What has transpired since my last entry has altered the way we see the world, if not the universe. Some have dug deeper into their fears and shut out anything that challenges their beliefs. Others have tossed their long-held beliefs, replacing them with entirely new ideas. Some of us have stood still so long we are not sure how we fit into the larger picture. The one point of agreement may be that the ground continues to shift, leaving us unsettled and vulnerable.
Writing for me has always been my safe place, where I hide when the world gets too challenging. Putting my thoughts down helps me to sort out unruly emotions. In the past two years I have become an avid journaler. If you were to read my journals you'd be unimpressed. Daily activities, observations, a thread of redundant thoughts pulled tight whenever I sense the world around me unraveling.
A haiku. A poem. A small chapbook that keeps getting shopped around. That is my recent literary output. Looking toward another winter in Denver, I have chosen to complete a non-fiction book that is screaming for my attention. The term "unfinished symphonies" comes to mind. I have dozens of unpublished poems, a book manuscript, and this non-fiction beast that deserve better than my ennui.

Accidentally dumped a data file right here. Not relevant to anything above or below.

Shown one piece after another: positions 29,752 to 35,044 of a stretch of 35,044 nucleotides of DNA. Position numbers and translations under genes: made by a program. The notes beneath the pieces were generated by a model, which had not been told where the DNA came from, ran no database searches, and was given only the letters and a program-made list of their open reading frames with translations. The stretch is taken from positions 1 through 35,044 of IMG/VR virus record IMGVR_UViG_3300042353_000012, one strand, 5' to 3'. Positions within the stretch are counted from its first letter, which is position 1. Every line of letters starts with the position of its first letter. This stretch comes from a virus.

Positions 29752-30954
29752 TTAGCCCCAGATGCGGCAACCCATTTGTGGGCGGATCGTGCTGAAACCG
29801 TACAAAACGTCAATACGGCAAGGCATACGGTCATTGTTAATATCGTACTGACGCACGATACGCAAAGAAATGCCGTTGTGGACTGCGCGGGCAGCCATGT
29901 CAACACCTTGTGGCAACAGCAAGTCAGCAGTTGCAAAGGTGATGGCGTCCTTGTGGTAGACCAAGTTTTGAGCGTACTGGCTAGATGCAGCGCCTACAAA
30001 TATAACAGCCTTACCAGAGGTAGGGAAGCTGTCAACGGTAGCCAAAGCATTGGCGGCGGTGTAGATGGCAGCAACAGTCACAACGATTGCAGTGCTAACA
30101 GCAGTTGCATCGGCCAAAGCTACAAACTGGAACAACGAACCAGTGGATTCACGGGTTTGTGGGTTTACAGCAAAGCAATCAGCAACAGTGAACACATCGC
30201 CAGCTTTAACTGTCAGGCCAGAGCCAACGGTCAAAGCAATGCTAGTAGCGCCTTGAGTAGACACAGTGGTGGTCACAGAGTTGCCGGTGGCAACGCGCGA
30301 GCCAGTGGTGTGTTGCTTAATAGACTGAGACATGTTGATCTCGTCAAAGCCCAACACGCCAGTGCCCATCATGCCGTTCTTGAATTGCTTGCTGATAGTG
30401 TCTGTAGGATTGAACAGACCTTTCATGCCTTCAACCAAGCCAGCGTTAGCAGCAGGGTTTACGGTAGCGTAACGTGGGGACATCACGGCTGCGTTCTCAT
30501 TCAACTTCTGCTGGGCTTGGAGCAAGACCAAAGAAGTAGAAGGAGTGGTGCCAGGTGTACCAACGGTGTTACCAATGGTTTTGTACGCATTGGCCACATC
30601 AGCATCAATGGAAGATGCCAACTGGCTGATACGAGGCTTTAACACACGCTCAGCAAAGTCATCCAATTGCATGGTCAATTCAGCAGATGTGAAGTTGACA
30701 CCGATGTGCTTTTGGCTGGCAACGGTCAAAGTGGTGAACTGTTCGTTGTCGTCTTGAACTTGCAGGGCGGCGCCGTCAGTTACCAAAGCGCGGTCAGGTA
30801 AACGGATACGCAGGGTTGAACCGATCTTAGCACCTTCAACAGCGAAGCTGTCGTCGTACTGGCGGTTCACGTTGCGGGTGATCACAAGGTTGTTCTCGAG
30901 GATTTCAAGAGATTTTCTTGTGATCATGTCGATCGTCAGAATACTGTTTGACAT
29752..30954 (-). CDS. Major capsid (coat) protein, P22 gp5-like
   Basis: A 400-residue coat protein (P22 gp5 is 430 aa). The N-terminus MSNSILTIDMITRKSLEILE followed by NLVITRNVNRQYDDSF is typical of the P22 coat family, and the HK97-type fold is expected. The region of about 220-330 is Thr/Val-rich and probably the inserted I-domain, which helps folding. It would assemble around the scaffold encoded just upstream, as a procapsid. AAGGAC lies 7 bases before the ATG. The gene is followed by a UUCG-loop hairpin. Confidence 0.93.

Which of your unfinished symphonies needs attention? What have you started and set aside because the project is too large, your confidence too small, or your life too busy to consider its importance? Your unfinished symphonies are important. They are a part of the reason you're here. They are meant to touch, comfort and embrace others.
This fall please choose one of your symphonies, no matter how incomplete, how ignored, how ugly. It needs your attention. The world needs your voice.
My writing often deals with the environment, my poetry filled with allusions to natural and man-made disasters. I have unlimited hope though, there is just too much wonder in this world to become a defeatist. As Margaret J. Wheatley said, Hopelessness has surprised me with patience.